The Cyberlaw Podcast: Toxified Tech

Stewart Baker
Tuesday, November 29, 2022, 10:48 AM

The latest epsiode of the Cyberlaw Podcast.

Published by The Lawfare Institute
in Cooperation With

We spend much of this episode of the Cyberlaw Podcast talking about toxified technology – new tech that is being demonized for a variety of reasons. Exhibit One, of course, is “spyware,” essentially hacking tools that allow governments to access phones or computers otherwise closed to them, usually by end-to-end encryption. The Washington Post and the New York Times have led a campaign to turn NSO’s Pegasus tool for hacking phones into radioactive waste. Jim Dempsey, though, reminds us that not too long ago, in defending end-to-end encryption, tech policy advocates insisted that the government did not need mandated access to encrypted phones because they could engage in self-help in the form of hacking. David Kris points out that, used with a warrant, there’s nothing uniquely dangerous about hacking tools of this kind. I offer an explanation for why the public policy community and its Silicon Valley funders have changed their tune on the issue: having won the end-to-end encryption debate, they feel free to move on to the next anti-law-enforcement campaign.

That campaign includes private lawsuits against NSO by companies like WhatsApp, whose lawsuit was briefly delayed by NSO’s claim of sovereign immunity on behalf of the (unnamed) countries it builds its products for. That claim made it to the Supreme Court, David reports, where the U.S. government recently filed a brief that will almost certainly send NSO back to court without any sovereign immunity protection.

Meanwhile, in France, Amesys and its executives are being prosecuted for facilitating the torture of Libyan citizens at the hands of the Muammar Qaddafi regime. Amesys evidently sold an earlier and less completely toxified technology—packet inspection tools—to Libya. The criminal case is pending.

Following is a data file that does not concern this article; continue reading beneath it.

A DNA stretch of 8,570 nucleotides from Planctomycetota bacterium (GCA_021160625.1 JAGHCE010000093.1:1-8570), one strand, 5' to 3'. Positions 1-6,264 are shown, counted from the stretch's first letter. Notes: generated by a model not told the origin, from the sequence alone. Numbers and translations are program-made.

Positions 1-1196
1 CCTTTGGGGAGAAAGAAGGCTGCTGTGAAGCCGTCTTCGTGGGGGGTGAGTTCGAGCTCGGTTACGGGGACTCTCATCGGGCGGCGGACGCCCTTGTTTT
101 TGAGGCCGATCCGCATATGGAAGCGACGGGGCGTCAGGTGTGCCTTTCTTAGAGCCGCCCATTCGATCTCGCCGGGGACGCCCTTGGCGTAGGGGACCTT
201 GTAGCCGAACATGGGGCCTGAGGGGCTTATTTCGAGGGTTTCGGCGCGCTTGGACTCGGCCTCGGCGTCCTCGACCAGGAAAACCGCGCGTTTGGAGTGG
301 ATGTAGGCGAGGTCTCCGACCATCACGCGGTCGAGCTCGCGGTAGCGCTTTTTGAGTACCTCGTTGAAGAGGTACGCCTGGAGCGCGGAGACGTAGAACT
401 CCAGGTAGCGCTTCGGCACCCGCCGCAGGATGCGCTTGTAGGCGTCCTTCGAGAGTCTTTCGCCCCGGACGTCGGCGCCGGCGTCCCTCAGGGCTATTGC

And in the U.S., a whole set of tech toxification campaigns are under way, aimed at Chinese products. This week, Jim notes, the Federal Communications Commission came to the end of a long road that began with jawboning in the 2000s and culminated in a flat ban on installing Chinese telecom gear in U.S. networks. On deck for China are DJI’s drones, which several Senators see as a comparable national security threat that should be handled with a similar ban. Maury Shenk tells us that the British government is taking the first steps on a similar path, this time with a ban on some government uses of Chinese surveillance camera systems.

Those measures do not always work, Maury tells us, pointing to a story that hints at trouble ahead for U.S. efforts to decouple Chinese from American artificial intelligence research and development. 

Maury and I take a moment to debunk efforts to persuade readers that artificial intelligence (AI) is toxic because Silicon Valley will use it to take our jobs. AI code writing is not likely to graduate from facilitating coding any time soon, we agree. Whether AI can do more in human resources (HR) may be limited by a different toxification campaign—the largely phony claim that AI is full of bias. Amazon’s effort to use AI in HR, I predict, will be sabotaged by this claim. The effort to avoid bias will almost certainly lead Amazon to build race and gender quotas into its engine.

And in a few quick hits:

And we close with a downbeat assessment of Elon Musk’s chances of withstanding the combined hostility of European and U.S. regulators, the press, and the left-wing tech-toxifiers in civil society. He is a talented guy, I argue, and with a three-year runway, he could succeed, but he does not have three years.

Download the 432nd Episode (mp3).

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The views expressed in this podcast are those of the speakers and do not reflect the opinions of their institutions, clients, friends, families, or pets.

Stewart A. Baker is a partner in the Washington office of Steptoe & Johnson LLP. He returned to the firm following 3½ years at the Department of Homeland Security as its first Assistant Secretary for Policy. He earlier served as general counsel of the National Security Agency.

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